IOE - Faculty of Education and Society


Family background and economic stress in adulthood

17 January 2024, 1:00 pm–2:00 pm

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The relationship between a person's class origin and the economic stress they experience as an adult is rarely considered in intergenerational inequality research. This hybrid seminar will present research examining the relationship between these factors.

Event Information

Open to





Tobias Ruttenauer


Room G03
55-59 Gordon Square

Economic stress refers to the experience of pressure or tension resulting from economic life. It is well established that class of origin determines the socioeconomic status of individuals, typically captured by formal schooling, occupational attainment, or income in adulthood.

What is currently missing from the picture is how class of origin is interlinked with outcomes beyond socio-economic position, such as the experience of economic stress in adulthood.

The speaker presents findings from a study which shows that originating from a disadvantaged family is associated with more economic stress in adulthood even if individuals have otherwise similar socioeconomic positions. Moreover, family of origin may be even more impactful for the already vulnerable groups not engaged in the labour market, such as the unemployed, the long-term ill, students, and those with caring responsibilities.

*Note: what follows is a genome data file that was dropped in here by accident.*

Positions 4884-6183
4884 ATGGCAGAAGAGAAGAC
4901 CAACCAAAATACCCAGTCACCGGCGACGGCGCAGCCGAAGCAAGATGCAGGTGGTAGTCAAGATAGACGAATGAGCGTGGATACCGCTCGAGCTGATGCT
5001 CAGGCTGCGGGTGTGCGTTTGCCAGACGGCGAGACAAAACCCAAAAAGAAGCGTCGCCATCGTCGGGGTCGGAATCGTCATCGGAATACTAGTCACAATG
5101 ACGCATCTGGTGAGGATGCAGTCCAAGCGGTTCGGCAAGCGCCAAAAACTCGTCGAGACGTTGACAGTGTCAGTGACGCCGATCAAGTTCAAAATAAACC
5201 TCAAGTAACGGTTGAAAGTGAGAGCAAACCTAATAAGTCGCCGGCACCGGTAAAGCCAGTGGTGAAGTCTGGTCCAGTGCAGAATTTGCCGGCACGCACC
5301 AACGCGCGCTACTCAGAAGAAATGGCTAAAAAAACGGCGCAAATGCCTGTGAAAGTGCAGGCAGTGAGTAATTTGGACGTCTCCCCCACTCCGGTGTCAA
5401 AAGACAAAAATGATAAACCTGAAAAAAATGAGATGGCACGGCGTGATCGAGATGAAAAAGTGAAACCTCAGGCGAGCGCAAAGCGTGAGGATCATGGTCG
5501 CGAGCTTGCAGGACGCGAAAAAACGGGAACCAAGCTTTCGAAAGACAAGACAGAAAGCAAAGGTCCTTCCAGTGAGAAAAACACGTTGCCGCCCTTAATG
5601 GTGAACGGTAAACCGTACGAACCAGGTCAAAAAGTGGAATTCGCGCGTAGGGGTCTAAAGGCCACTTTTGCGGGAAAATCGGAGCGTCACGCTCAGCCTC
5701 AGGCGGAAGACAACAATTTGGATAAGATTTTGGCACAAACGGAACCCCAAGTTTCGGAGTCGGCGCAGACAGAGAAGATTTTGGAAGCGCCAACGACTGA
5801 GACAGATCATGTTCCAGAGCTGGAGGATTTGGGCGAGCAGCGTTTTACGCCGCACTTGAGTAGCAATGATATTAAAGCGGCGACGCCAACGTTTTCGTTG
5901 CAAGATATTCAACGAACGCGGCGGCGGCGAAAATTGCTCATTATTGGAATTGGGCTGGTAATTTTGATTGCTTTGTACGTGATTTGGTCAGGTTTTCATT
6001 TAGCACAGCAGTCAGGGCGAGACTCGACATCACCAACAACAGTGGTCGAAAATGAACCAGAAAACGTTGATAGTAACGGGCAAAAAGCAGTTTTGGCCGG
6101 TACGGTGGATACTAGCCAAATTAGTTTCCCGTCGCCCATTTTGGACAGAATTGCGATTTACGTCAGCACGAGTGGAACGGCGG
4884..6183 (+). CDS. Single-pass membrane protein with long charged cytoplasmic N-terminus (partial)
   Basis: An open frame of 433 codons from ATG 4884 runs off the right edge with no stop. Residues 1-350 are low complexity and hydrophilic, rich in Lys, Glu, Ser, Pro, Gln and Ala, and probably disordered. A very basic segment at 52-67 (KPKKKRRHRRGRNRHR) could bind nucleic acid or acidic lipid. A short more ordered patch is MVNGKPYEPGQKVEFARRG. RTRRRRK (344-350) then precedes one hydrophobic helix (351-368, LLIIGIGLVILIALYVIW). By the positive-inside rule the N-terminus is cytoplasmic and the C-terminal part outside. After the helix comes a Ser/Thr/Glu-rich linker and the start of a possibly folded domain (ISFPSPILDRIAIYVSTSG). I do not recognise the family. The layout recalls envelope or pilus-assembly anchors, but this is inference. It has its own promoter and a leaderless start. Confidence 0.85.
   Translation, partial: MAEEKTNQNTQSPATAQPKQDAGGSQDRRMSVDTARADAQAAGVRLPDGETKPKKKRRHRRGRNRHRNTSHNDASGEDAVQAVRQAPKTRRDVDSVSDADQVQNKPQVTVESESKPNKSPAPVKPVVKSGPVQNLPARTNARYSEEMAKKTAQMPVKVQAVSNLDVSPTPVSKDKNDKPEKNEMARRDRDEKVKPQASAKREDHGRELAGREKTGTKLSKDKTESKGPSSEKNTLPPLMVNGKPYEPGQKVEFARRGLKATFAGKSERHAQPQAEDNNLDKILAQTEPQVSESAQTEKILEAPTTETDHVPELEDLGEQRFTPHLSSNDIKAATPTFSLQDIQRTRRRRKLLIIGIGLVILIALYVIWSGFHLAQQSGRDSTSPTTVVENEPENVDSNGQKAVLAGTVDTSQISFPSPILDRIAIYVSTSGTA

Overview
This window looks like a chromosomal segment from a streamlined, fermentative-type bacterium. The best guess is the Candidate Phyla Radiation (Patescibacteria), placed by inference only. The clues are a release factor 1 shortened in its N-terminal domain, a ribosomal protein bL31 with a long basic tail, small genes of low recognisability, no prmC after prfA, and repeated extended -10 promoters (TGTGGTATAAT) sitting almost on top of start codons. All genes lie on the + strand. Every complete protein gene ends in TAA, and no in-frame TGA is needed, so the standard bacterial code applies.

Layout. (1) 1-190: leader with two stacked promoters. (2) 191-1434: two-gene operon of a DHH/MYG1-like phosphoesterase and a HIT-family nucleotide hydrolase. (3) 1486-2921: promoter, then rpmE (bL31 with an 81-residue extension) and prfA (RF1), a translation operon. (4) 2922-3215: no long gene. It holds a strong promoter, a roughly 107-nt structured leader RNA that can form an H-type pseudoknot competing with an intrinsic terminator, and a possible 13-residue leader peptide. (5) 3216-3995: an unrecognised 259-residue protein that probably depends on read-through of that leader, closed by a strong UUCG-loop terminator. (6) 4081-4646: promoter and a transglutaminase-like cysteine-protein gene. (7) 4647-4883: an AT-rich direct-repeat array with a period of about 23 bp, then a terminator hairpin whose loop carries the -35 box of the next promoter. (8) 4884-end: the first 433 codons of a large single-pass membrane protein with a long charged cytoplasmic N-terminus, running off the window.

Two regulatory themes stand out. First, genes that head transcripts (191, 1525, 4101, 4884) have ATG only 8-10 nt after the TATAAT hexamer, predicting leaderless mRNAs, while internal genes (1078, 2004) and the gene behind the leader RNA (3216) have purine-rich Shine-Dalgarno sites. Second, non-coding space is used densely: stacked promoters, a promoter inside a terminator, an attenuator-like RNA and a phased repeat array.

This hybrid event will be particularly useful for researchers interested in social policy and interdisciplinary inequality.

This seminar is part of a weekly series co-hosted by the Quantitative Social Science (QSS) and the Centre for Longitudinal Studies (CLS).

Related links

About the Speaker

Marii Paskov

at University of Bristol

Marii Paskov is a Lecturer in Social Policy at the School for Policy Studies at the University of Bristol and an Associate Fellow at Nuffield College and the Institute for New Economic Thinking at the University of Oxford. She is an interdisciplinary inequality and social policy scholar. Linking perspectives from sociology, social policy, economics, and applying advanced statistical methods, she studies how and why inequalities in living standards, wellbeing, and opportunities differ across countries and over time, but also across generations and the life-course of an individual. Her research is geared towards generating fairer and more productive societies, workplaces, and communities through the reduction of inequalities and increasing wellbeing and opportunities for diverse groups.